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This surprising sector is beating the S&P 500, and it seems impervious to coronavirus

January 29, 2020, 10:39 AM UTC

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Good morning, Bull Sheeters. The sun is shining here in Rome, the European markets are all trading in positive territory, as are U.S. futures. Even crude is rebounding, as I write. So, no need to worry about coronavirus, right?

Hardly. CEOs on earnings calls are getting hounded about the virus’ impact on sales. Apple, which crushed it in Q4, says it’s cutting store hours in this vital market, and limiting employee travel there. The upshot: you’re going to hear a lot more about coronavirus this quarter, and into the next.

But I want to switch gears this morning and talk about a sector of the market that seems remarkably immune to global contagions: real estate. Our Adrian Croft dug deep into the global real estate sector in the “chasing returns” feature for Fortune‘s Quarterly Investment Guide and found 12 take-aways for investors. What caught my eye is the booming market in REITs, or real estate investment trusts. REITs trade on stock exchanges and pay dividends, so they’re becoming more attractive to every-day investors.

And there’s an impressive bull run going on in the REITs market at the moment. The Wall Street Journal‘s Matt Wirz suggests it’s no fad. Investors are looking for returns that they can’t get from bonds in this low-interest rates world.

And that brings me to today’s chart.

S&P 500 had a good 2019, but nothing like the REITs


Nobody would complain about the S&P 500 performance in 2019. But select REITs had an even better year. If you looks closely at the chart you’ll see the hottest REITs reflect bigger business trends. There’s been a boom in data center construction, for example. Not surprisingly data center REITs are flying.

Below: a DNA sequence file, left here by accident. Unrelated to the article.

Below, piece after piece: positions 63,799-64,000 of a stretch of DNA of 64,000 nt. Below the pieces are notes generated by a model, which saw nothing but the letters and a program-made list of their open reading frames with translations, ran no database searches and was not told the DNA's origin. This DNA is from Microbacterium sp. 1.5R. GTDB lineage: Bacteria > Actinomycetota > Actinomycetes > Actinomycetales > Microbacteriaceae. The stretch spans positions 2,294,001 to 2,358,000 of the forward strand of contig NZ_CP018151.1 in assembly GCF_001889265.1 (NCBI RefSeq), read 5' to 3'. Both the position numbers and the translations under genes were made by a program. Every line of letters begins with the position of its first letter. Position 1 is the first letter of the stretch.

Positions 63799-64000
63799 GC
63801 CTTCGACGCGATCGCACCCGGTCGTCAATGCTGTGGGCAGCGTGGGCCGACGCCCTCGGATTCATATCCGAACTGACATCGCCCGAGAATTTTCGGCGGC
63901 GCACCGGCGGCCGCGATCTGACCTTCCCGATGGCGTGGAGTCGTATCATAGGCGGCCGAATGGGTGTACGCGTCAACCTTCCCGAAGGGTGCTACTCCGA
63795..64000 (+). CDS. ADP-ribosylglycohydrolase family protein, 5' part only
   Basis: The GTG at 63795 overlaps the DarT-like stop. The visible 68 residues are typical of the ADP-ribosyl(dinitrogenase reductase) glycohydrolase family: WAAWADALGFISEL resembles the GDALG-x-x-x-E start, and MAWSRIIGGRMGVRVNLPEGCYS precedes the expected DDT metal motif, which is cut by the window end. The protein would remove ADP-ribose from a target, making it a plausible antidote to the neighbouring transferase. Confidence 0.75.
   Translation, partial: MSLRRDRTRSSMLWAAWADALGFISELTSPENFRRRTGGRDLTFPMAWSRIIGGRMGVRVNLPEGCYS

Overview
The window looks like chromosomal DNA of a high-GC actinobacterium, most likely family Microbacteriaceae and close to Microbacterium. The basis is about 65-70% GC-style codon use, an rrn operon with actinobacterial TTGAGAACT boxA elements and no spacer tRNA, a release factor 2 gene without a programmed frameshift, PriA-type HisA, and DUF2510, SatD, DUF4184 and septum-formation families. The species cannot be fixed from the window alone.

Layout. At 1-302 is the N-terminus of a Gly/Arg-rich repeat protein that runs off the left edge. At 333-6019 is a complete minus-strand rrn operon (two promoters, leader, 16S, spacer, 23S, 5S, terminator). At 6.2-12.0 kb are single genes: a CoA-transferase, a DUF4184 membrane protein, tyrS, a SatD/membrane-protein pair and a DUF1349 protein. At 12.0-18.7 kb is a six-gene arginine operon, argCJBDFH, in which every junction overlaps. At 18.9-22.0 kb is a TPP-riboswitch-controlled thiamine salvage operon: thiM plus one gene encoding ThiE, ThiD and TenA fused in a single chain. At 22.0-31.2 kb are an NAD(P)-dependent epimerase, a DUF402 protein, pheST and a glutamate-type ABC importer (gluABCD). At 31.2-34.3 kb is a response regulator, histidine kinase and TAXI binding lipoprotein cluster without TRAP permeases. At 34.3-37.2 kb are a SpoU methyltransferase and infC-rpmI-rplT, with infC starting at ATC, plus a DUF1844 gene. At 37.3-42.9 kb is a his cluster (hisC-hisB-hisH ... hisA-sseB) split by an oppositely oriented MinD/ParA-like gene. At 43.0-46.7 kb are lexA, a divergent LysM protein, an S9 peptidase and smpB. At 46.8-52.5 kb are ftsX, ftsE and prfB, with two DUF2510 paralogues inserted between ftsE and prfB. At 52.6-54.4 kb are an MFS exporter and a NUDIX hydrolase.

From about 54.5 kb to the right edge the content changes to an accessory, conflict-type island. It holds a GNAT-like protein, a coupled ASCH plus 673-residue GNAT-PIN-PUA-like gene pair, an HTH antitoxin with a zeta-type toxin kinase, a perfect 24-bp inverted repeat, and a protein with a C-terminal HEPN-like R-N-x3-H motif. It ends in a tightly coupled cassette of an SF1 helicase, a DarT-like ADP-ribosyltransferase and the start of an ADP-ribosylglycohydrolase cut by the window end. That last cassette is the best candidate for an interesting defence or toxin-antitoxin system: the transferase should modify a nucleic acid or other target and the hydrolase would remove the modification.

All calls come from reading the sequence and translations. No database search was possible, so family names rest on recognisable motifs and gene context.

Nareit, the trade group for REITs, broke it down further in a recent report.

Check out the rest of Adrian’s story on real estate. There’s also a fascinating breakdown on the overseas real estate markets for those of you looking to invest in a place in the sun. It’s January. Why not?

Bernhard Warner

Today's reads

Comeback. In the summer of 2011, Bank of America was on the ropes. It had the capital reserves, but not the confidence of the markets, to bail itself out of the mortgages crisis it inherited in buying up parts of Merrill Lynch and Countrywide. Fortune's Shawn Tully goes back to that moment and talks to the men, including CEO Bryan Moynihan, about how they pulled off what Tully calls "the single most outstanding comeback from the financial crisis." What's next for BofA? Read on.

Boeing in the spotlight. All eyes will be on Boeing's new CEO David Calhoun today as he faces equity analysts for the first time as the company reports results. We'll hear more about, among other things, the progress it's made on raising debt to shore up finances in the wake of the 737 MAX crisis. It may be the toughest call of the year for a CEO. Analysts say Calhoun has to be candid and clear about how the company is addressing the toxic corporate culture at the root of its problems. 

Apple Cash. Of the many impressive metrics Apple reported yesterday, the one that stands out to many analysts is its cash reserves. In short, it's ticking up again, topping $207 billion. I've been watching Apple pre-market trading much of the morning, and it looks set to pop at the open of markets today.

Market candy

Parabolic chart of the day. Never heard of Kawamoto? It's a Japanese medical supplies manufacturer that specializes in surgical-style masks. Its shares achieved escape velocity earlier this week thanks to the Wuhan coronavirus contagion that's going global. This chart says it all. Buckle up before viewing.

HT to Welt's Holger Zschaepitz.